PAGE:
Pastor David Yonggi Cho preaches Three-Fold Blessing (the blessing of the spirit, soul, and body), proclaiming that physical health and financial prosperity are as much a part of God's will for Christians as the salvation of the soul. Now it is certainly true that God does not bless those who 'walk in the counsel of the ungodly', but who is going to accuse those murdered at Jos or those persecuted by Nero, or Latimer and Ridley of living ungodly lives. Suffering does not correlate with personal sin. Rather, as the book of Hebrews tells us, God is treating us like sons. No discipline seems pleasant at the time, but painful. Later on, however, it produces a harvest of righteousness and peace.

The hymns sung at the Korean church on television included 'Blessed Assurance' and 'I know whom I have believed', two of the songs I should like sung at my own funeral. Here is another one from Stuart Townend:

There is a hope that burns within my heart,
That gives me strength for ev'ry passing day;
a glimpse of glory now revealed in meager part,
Yet drives all doubt away:
I stand in Christ, with sins forgiv'n;
and Christ in me, the hope of heav'n!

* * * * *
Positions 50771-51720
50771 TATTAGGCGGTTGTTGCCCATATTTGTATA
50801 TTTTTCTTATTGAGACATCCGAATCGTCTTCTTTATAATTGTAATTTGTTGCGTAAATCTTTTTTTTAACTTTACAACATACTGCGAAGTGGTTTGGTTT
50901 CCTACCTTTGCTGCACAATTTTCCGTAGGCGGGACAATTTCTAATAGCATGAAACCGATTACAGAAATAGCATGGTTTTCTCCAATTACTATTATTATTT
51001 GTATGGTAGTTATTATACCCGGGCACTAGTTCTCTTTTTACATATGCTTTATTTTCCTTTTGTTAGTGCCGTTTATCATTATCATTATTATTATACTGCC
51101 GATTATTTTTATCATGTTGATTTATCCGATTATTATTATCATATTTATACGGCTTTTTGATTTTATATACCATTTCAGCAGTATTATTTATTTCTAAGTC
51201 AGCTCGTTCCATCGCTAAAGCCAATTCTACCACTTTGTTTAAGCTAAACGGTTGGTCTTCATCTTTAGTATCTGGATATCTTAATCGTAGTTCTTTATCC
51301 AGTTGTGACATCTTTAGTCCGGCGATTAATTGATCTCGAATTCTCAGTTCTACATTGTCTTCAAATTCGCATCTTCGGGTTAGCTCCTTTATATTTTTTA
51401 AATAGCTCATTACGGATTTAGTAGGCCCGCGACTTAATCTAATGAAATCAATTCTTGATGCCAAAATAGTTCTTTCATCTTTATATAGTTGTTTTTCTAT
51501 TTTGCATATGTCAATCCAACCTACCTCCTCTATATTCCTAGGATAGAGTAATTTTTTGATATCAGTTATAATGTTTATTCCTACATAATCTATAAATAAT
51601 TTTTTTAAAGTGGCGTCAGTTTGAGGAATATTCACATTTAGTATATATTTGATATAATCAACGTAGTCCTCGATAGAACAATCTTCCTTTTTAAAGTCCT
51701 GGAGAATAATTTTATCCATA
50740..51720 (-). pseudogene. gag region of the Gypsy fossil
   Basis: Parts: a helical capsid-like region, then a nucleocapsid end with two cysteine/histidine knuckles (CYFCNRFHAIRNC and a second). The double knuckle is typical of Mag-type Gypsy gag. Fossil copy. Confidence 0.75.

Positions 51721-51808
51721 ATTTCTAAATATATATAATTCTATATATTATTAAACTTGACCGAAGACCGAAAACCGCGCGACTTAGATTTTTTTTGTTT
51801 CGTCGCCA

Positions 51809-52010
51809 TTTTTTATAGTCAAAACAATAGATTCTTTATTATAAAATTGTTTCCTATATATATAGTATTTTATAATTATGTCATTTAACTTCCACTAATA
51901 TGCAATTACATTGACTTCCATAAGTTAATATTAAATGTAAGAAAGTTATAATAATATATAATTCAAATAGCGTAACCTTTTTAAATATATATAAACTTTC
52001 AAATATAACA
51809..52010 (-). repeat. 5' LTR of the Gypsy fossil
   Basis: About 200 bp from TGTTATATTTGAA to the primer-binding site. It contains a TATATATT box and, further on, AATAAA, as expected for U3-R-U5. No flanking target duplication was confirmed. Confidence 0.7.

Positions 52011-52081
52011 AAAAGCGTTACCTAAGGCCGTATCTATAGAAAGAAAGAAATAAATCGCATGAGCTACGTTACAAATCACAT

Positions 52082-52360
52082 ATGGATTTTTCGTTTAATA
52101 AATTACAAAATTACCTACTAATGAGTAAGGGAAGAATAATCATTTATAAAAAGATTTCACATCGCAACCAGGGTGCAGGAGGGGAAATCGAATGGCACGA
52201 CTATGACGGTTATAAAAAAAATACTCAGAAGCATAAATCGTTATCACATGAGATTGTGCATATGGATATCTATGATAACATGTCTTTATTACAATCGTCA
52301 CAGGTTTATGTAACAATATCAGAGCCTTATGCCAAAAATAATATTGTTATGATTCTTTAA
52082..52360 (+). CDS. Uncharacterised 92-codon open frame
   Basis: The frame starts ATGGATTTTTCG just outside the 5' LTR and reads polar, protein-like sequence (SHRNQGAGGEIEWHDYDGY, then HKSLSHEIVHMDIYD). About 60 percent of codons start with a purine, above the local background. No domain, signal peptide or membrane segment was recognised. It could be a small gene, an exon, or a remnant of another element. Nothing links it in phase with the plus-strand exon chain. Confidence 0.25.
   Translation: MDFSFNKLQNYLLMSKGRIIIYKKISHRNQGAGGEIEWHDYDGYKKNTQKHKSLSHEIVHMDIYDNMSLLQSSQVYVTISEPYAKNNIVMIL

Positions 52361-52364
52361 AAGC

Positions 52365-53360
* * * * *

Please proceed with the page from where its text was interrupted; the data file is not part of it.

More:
My highest calling and my deepest joy,
to make His will my home.

There is a hope that lifts my weary head,
A consolation strong against despair,
That when the world has plunged me in its deepest pit,
I find the Savior there!
Through present sufferings, future's fear,
He whispers, "Courage!" in my ear.
For I am safe in everlasting arms,
And they will lead me home.

There is a hope that stands the test of time,
That lifts my eyes beyond the beckoning grave,
To see the matchless beauty of a day divine
When I behold His face!
When sufferings cease and sorrows die,
and every longing satisfied,
then joy unspeakable will flood my soul,
For I am truly home.

1 comment:

Anonymous said...

I don't illegally download music, but I have made copies of the CDs I own so that I may play them at work.

This is technically illegal I'd guess, but since I own the CD, why should I buy another copy so don't have to lug CDs back and forth?

The courts have held that you can make a cassette tape (remember those?) of a vinyl album (remember thoses?) you own, and you can tape programs from the television.

Companies would love to make you buy a different CD for every place you want to play them, but there has to be a limit somewhere, doesn't there?

Besides, Microsoft software allows you to do it with the click of a couple of buttons.

Copy-protected DVDs are another matter.